46 Million Americans Are Water Insecure

1 trillion dollars. That’s the amount needed to repair or replace America’s aging water infrastructure, according to the EPA and the American Water Works Association.

Since that’s obviously out of the question, what about $18.4 billion? That’s what experts say is required to bring water security to more people. 

That won’t happen either. But if something isn’t done, more Americans will become water insecure. Currently, over 46 million people in the U.S. are already there.

Water Contaminations Are Frequent

What is water insecurity? It’s when you have no running water in your home. Or the water coming out of your faucets is unsafe to drink.

There have been plenty of high-profile cases of unsafe water in America over the past 10 years. Including in places such as Flint, Michigan. And Newark, New Jersey. And Pittsburgh, Pennsylvania. 

But lower-profile cases occur much more frequently. Including in places such as Grapeland, Texas and Tallulah, Louisiana.

As well as in parts of other states. Such as Idaho, Nevada, South Dakota, Kansas, and New Hampshire. 

Boiling Water for 10 Years?

Extreme weather and other emergency situations including train derailments can result in boil advisories. They are usually temporary.

But in places such as McDowell County, West Virginia, it’s become a way of life for people. Some residents have been under a boil water advisory for 10 years. 

That’s what happens when a 120-year-old water treatment system fails as theirs did. That’s what I call water insecurity.

Other folks are water insecure because they don’t have indoor plumbing or running water. They have to haul water from another source. And finding a safe source can be challenging.

DigDeep is a water accessibility nonprofit. They say 2.2 million people in the U.S. don’t have running water in their homes. They have no toilets, sinks or bathtubs. DigDeep founder George McGraw said, “For the first time in U.S. history, we’re going backwards in water access.”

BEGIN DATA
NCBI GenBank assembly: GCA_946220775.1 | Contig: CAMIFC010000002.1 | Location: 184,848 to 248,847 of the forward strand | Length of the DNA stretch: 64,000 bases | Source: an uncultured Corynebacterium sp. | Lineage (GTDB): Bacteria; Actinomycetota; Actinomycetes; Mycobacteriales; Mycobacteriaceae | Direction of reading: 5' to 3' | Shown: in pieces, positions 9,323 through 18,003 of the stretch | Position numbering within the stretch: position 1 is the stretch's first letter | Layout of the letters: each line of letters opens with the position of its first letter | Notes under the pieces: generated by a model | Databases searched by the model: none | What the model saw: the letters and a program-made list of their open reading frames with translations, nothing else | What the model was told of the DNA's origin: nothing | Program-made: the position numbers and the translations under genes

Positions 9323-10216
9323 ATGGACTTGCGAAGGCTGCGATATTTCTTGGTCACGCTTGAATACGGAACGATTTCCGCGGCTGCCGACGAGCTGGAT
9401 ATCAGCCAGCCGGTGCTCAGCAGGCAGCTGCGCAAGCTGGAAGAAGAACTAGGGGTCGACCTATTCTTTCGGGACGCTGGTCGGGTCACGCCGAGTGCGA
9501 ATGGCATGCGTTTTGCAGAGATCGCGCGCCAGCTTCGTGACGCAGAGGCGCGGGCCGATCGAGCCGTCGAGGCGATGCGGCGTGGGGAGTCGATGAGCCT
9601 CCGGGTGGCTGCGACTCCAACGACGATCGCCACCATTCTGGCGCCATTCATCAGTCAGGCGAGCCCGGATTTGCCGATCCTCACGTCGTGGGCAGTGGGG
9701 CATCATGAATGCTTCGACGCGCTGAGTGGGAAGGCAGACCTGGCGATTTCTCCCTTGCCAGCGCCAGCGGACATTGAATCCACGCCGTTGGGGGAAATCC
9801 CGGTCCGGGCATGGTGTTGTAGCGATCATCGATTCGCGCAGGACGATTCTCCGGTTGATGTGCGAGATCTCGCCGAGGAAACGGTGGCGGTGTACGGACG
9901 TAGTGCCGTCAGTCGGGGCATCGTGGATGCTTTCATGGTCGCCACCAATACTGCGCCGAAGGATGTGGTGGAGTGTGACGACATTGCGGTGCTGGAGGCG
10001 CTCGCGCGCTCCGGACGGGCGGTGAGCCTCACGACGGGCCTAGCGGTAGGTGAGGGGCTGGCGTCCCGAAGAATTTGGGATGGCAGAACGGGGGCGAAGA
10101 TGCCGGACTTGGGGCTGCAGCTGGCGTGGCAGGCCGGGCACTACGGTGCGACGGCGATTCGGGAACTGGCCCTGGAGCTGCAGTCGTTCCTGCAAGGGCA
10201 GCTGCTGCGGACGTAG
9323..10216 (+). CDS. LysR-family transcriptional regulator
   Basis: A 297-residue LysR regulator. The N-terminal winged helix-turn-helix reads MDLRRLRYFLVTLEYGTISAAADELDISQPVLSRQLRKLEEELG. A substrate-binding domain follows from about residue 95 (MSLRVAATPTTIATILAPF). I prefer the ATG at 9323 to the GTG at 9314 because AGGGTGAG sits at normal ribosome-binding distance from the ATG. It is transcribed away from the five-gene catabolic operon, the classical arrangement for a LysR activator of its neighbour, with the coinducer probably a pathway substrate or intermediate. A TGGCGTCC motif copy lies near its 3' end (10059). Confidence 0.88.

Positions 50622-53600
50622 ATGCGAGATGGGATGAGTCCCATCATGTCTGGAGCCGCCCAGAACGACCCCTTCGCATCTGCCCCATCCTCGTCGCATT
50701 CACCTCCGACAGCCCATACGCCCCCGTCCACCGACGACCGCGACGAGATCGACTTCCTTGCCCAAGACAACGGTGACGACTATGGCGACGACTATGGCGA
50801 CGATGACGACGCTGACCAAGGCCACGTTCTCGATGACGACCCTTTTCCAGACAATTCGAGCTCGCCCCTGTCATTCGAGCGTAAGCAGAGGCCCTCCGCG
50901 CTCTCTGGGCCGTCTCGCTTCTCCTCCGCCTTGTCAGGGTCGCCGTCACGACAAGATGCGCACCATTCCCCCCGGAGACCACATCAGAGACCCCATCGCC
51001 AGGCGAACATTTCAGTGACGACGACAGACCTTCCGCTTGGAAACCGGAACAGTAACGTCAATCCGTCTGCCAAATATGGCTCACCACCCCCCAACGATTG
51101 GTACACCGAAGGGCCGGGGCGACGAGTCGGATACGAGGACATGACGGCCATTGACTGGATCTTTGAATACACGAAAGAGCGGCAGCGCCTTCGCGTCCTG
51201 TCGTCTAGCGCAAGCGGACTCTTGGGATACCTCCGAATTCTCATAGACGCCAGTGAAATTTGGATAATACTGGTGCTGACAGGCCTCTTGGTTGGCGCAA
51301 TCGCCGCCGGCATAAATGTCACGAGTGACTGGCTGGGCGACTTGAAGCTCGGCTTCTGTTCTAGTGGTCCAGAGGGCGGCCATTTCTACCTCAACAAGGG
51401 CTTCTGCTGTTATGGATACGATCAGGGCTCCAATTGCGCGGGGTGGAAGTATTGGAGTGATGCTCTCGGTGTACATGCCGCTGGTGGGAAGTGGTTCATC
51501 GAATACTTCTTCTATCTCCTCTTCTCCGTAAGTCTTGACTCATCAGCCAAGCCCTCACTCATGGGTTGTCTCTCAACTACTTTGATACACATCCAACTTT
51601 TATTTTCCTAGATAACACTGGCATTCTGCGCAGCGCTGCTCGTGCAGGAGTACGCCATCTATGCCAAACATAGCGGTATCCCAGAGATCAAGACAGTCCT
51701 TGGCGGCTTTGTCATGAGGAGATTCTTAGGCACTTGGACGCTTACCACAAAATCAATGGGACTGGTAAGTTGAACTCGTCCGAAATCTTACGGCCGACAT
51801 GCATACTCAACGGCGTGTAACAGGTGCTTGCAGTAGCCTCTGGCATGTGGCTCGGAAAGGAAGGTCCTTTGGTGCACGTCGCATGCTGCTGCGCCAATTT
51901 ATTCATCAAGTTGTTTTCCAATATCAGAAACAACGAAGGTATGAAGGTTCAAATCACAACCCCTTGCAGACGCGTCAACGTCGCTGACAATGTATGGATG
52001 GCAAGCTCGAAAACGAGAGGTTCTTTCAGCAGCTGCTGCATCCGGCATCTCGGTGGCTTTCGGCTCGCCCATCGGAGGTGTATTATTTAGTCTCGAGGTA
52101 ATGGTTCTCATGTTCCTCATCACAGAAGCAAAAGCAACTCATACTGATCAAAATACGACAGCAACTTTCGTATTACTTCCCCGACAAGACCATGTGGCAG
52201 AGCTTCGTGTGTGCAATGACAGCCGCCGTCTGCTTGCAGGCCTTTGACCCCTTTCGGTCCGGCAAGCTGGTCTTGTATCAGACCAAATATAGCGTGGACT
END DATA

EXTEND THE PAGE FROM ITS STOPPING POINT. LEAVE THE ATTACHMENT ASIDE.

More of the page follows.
It Can Happen Quickly

A moment ago I mentioned train derailments. Perhaps you recall the one that occurred in East Palestine, Ohio early this year.

Six months later they were still cleaning up the mess that caused water contaminations and evacuations. The estimated cost for dealing with removing all the hazardous chemicals and the subsequent lawsuits was $803 million. 

This community of approximately 5,000 people had been enjoying safe water with little concerns about problems.

But then the derailment involving 38 train cars occurred. Several of those cars burned for days after the accident. The list of contaminants that seeped into local water supplies is too long to mention. 

Fortunately, some water is contaminated only with bacteria and pathogens. Many of which can be nearly eliminated by boiling water.

Warnings, Tips & Tricks

Water contaminations can happen to anyone, anywhere, and anytime. What if it happens to you? Do you have ways to remove at least some of the potential contaminants that could get into your drinking water? 


Here are a few warnings and suggestions from FEMA:

  • Don’t drink water you suspect is contaminated. It can lead to illness.
  • Don’t use suspected or contaminated water to wash dishes, brush your teeth, wash and prepare food, and make ice or baby formula.
  • Don’t use water from radiators, hot water boilers, or water beds.
  • Don’t boil water suspected to be contaminated with fuel or toxic chemicals.  


Here are three ways to rid water of some bacteria and pathogens:

  • Boil water for about 5 minutes.
  • Disinfect water using unscented household chlorine bleach or iodine.
  • Filter water through a clean cloth, paper towel, or coffee filter. 


Finally, here are a few emergency water sources:

  • Take water from your home’s water heater tank that is part of your drinking water system. Not your home heating system.
  • Melt ice cubes that were frozen prior to contamination.
  • Take water from your home’s toilet tank (not from the bowl), assuming it is clear and has not been chemically treated. Then filter this water.
  • Take liquid from canned fruit and vegetables.
  • Use water from swimming pools, spas and collected rainwater for personal hygiene and cleaning, but not for drinking. 


Melting Snow Is an Option 

As we head toward winter, you may get snow in your area of the country. If so, melting it could provide you with cleaner water in an emergency.

Snow is mostly water, of course. But depending on where you live, it could also contain sulfates, nitrates, formaldehyde, or mercury. A snowflake can function as a “net” in which it catches atmospheric pollutants.

If a snowfall lasts four hours, for example, the snow that falls during the fourth hour will be cleaner than snow falling in the first hour.

One water researcher describes falling snow as a scrub brush for the atmosphere. The earlier snow will soak up more than the later snow. 

Regardless, boiling snow should remove anything that might otherwise cause illness. And if you’re stranded and need water, boiled snow is a good option.

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